Making electives like Acting meet five times per cycle, however, limits the number of blocks they can meet. This, in turn, gives students less opportunity to sample out numerous classes.

“Acting One is only available yellow block. So if [students] have another class yellow block, especially if it’s a core class, they can’t take it. So where it used to meet several different blocks,  I think both blue and red block last year, it offered more opportunities for kids to take the class. That is a limitation.” said Sullivan.

Matloff works with PowerSchool Data Manager Ms. Laurie Owens, WHS Technology Specialist Ms. Lynn Herschelman, and Power Scheduler, a program that works with PowerSchool, to create each schedule. In the past, inconsistent elective schedules made it difficult for Power Scheduler to ensure that students taking an elective were first enrolled in the corresponding prerequisite. 

“I went to a conference this fall, and thanks to the PTSO, I’m pretty sure that I did this correctly. Now [Power Scheduler] will do the prerequisites correctly as well. I’m hoping that both with the transition to the quarter schedule, and figuring out how to get the computer to understand prerequisites, more kids will get the electives that they want,” said Matloff.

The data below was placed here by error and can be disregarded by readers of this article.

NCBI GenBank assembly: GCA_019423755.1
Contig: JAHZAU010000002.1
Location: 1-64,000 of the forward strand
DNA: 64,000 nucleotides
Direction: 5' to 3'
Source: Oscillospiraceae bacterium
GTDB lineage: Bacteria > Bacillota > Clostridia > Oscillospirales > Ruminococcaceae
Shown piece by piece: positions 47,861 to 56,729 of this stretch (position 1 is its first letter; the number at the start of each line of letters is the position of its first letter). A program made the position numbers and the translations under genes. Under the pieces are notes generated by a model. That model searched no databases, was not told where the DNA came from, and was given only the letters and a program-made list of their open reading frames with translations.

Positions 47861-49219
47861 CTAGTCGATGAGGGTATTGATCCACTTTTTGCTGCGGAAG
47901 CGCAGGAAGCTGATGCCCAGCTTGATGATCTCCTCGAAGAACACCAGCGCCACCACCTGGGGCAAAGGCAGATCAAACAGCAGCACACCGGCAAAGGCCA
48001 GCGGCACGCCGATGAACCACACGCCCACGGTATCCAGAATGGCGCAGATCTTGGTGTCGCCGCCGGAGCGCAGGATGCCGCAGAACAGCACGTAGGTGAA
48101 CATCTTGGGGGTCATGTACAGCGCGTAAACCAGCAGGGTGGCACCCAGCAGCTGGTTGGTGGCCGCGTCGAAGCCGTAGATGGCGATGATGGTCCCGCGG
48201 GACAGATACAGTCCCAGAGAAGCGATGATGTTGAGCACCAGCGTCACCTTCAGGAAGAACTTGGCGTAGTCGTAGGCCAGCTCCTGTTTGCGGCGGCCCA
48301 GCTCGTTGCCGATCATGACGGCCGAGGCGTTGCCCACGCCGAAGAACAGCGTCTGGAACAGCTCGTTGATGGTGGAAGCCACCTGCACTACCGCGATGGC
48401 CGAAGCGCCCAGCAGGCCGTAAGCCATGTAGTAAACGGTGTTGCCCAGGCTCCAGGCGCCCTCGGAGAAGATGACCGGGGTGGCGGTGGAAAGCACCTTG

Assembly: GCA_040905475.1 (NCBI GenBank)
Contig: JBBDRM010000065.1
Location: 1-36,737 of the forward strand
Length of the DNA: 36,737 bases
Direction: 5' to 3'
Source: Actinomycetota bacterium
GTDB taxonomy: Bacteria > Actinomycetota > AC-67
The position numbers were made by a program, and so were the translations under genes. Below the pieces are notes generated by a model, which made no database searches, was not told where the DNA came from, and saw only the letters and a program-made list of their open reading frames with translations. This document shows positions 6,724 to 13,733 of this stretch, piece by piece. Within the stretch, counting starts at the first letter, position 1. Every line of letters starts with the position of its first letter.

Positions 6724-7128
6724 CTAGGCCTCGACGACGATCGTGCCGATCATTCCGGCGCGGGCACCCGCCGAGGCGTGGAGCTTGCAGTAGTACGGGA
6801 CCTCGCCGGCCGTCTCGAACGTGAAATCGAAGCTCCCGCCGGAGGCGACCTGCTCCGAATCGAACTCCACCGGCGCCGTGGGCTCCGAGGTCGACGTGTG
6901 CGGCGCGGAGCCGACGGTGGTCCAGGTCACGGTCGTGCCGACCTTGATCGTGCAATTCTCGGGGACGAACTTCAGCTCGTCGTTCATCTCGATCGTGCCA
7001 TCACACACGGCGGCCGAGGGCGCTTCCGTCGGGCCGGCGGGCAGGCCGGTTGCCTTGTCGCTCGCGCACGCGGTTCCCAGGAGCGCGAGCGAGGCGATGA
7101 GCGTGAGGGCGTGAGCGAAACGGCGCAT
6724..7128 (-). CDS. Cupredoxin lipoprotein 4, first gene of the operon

Though students have the chance to try out a larger variety of electives offered, entering or teaching a new class four times within a year, instead of just two, is a large adjustment.

“I would say that the hardest thing has been trying to get used to the pacing of it…it’s kind of like the first day of school four times. But I like getting to know the students quicker, because I see them more often,” said fitness and health teacher Ms. Kathleen Brophy. 

Another fitness and health teacher, Mr. Matt Wassel, teaches elective classes Fitness Yoga, Fitness Center Workout, Adventure, and Sport, and takes advantage of the time he gets to spend with his students in a class that is usually new and different to them.

“I love yoga. It’s what I need the older I get. After shoveling all weekend and snow blowing I was like, ‘alright, I need to do some yoga’, so on Monday that felt great,” said Wassel.